It's one of nursing's dirty little secrets. Done right, it can be beneficial to the patient and safer than the alternative. Done wrong, it ends up a story on this blog and a black mark on my record after I yell at another nurse for obtunding a patient.

Don't tell anybody, but sometimes we waste in the tubing. It's our little secret.

22 comments:

me said...

BTDT.

Haldol, Diprivan (Propofol), Ativan, MSo4 for air hunger...

SO hard to measure those accurately sometimes...

nurseXY said...

There is much more gray area in nursing than I supposed as an outsider.

0.5mg for a violent 150kg patient? May as well waved the vial under his nose...

Maha said...

Great post! In my experience I've found that some patients just respond better to a particular dose that the doctor may not be willing to order just because they maybe new. I find this especially true for the cancer patients who are used to taking a HUGE amount of narcotic pain relievers at home - 0.5 mg IV dilaudid will NOT touch them. It usually ends up being 'wasted' in the tube and my fellow nurses and I will cosign the 'waste'. Like you said, I would never EVER teach that to a nursing student because judgment, caution and experience all play a role in 'wasting in the tube'.

Anonymous said...

Oh my Jo, you are a brave girl.

Stella said...

I have heard it called a "nursing dose" or "wasting it in the patient".

I once got report from a green nurse who had a WILD and CONFUSED patient. She is telling me he is ordered 0.25mg ativan q4hrs. I jokinging commented regarding a healthy dose. She looked at me and stated in her best holier than thou look, "I NEVER give nursing doses". I asked her how long she had been a nurse. Her answer 6 months...my reply, "you will..."

'Drea said...

I love the phrase *ethics contortionist...*

messymimi said...

When the alternative is he will hurt more people, and not get the help he needs, you are doing right.

I hope the respiratory guy is okay.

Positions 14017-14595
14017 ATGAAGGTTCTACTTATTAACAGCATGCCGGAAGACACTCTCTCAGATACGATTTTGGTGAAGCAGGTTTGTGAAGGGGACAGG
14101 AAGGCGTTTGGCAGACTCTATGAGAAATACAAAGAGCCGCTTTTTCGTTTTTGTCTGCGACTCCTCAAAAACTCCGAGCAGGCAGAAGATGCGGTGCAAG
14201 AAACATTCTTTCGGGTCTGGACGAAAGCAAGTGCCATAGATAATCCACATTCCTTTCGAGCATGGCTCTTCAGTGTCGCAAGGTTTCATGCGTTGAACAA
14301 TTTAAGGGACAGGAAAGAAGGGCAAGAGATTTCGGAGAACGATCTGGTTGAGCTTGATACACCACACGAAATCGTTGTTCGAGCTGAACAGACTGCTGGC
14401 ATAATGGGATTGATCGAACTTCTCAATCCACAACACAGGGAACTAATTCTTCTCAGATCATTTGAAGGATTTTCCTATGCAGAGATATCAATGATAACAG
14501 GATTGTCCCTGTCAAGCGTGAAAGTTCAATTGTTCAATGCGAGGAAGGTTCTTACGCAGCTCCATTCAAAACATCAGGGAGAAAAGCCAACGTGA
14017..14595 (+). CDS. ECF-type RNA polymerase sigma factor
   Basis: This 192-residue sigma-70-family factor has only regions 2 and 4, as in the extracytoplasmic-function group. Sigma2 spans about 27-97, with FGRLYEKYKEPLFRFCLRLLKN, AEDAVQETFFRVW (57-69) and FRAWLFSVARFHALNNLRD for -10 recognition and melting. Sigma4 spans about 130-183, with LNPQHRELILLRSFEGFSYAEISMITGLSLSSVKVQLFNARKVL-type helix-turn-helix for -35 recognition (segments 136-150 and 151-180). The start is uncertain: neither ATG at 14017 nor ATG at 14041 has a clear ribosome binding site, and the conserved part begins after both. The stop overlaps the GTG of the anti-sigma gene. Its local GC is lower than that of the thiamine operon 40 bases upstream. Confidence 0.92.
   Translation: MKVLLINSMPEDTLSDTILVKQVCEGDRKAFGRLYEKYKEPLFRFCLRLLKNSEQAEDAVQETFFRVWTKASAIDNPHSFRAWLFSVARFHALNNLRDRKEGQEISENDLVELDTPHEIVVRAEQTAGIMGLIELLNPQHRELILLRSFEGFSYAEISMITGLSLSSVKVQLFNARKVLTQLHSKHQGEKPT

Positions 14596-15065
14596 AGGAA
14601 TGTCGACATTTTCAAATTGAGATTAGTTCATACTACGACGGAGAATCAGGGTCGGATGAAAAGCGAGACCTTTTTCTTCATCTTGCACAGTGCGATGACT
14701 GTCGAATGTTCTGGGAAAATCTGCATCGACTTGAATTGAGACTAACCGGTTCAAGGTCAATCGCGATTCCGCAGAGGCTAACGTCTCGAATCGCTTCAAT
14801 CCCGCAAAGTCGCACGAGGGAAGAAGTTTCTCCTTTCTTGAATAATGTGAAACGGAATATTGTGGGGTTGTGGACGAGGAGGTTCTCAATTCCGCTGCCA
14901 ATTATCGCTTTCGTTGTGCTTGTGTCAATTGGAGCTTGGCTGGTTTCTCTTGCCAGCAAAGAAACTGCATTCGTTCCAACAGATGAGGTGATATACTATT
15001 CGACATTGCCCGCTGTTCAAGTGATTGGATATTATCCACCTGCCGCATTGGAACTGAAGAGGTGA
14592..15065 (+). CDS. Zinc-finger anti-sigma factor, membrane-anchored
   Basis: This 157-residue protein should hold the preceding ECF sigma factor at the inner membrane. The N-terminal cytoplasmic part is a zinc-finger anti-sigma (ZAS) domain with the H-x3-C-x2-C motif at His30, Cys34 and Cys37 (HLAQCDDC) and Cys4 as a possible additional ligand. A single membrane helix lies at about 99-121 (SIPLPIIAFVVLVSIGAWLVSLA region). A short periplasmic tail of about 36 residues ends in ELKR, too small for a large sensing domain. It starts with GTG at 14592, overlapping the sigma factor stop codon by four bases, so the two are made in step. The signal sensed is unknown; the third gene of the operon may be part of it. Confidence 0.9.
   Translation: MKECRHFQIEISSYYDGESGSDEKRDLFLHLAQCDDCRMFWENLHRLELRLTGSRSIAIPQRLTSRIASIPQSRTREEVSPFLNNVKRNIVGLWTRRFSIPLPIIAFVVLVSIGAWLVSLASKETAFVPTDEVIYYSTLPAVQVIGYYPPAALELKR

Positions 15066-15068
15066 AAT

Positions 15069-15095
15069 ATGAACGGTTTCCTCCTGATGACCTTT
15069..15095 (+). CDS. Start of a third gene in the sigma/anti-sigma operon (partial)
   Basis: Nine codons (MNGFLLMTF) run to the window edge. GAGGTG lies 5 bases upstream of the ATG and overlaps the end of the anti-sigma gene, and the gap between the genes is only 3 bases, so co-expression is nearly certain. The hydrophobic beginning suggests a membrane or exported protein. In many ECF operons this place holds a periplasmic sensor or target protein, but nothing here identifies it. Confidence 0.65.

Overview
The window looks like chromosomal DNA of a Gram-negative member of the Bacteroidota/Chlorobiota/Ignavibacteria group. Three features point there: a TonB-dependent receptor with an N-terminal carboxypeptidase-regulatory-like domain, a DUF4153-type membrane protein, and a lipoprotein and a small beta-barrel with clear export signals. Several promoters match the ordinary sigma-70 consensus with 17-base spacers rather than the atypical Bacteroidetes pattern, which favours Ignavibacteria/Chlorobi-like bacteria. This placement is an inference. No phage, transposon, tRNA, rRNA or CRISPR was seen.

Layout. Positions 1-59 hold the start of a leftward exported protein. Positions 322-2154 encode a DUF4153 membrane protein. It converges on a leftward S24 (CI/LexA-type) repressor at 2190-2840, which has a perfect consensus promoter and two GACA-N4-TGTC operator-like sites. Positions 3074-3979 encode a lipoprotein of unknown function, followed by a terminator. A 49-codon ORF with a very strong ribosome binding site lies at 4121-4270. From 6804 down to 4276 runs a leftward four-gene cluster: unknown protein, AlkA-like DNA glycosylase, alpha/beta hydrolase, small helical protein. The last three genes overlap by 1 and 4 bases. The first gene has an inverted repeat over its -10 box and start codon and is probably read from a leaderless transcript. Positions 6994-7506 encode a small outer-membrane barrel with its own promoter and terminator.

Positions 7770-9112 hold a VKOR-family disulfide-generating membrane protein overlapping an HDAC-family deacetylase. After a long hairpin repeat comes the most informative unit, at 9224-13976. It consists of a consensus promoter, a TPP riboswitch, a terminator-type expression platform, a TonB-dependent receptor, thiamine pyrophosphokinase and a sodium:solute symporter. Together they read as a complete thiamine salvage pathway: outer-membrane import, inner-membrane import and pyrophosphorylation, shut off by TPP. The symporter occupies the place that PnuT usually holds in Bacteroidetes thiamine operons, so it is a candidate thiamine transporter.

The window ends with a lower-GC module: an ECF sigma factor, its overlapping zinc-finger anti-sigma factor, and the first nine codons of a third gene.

Da Blog said...

haha, great post. At work we call it the 'Debbie Dose', after a long time no nonsense nurse here.

While one of the neurologist attendings was doing an EEG on a patient, she ordered a total 3mg Ativan over about 10 minutes. He was sleeping, but by no means in danger of arresting. An order given of 0.5mg for a very agitated pt just makes me sigh.

Rachedy said...

Oh, all those times somebody bumped my arm and the entire 2mg went in? You mean that wasn't an accident?

Heidi said...

Ha. We've got a particularly wild patient right now for whom they keep ordering 0.5 mg Ativan PO. Yeah, PO. It's working reeeeal well.

Albinoblackbear said...

Ahhh! I'd never heard it called "wasting it in the tubing" before. Brilliant.

The last time I did that was with a CP patient who had pancreatitis and was unable to communicate her extreme pain (except in her vital signs and lab work). The MD was ordering pussy doses for what many refer to as 'the most painful medical condition one can have'. And I cannot handle watching people writhe in pain.

I always feel guilty after doing this an inevitably tell the doc or ask for the order (of something I've already done).

After working in acute psyche I was always amazed at what wee doses ER docs gave to psyche patients who presented bouncing off the walls.
Whenever I got those sub-therapeutic amounts I'd just say "how about I make him a cup of chamomile tea instead?"

:P

Great post.

A NURSE said...

Hahahaha! Ya,you are right - I am howling right now because I NEVER give generous doses....! ;)
Many times, with a patient obviously writhing in true discomfort I have actually said to the doc....WHAT? ONLY 50 mg of Demerol? Are you nuts? That'll NEVER work. We HAVE to give at LEAST 100.....and then he/she writes the order. Not as fun, but just as effective. :)

A NURSE said...

Problem with "oopsing" the med is, MDs start thinking that the low dose actually works....when in fact they don't.... ;)

Anonymous said...

Back in my school days in the mid 70's, scopolamine already was pretty much passe for ladies in labor. It often caused horrible agitation and delirium, in addition to amnesia and sedation it was ordered for. One doctor continued to order it in large doses. The old timers in L&D told the students working that "we will give half of what is ordered." I never saw the silence broken.

Penny said...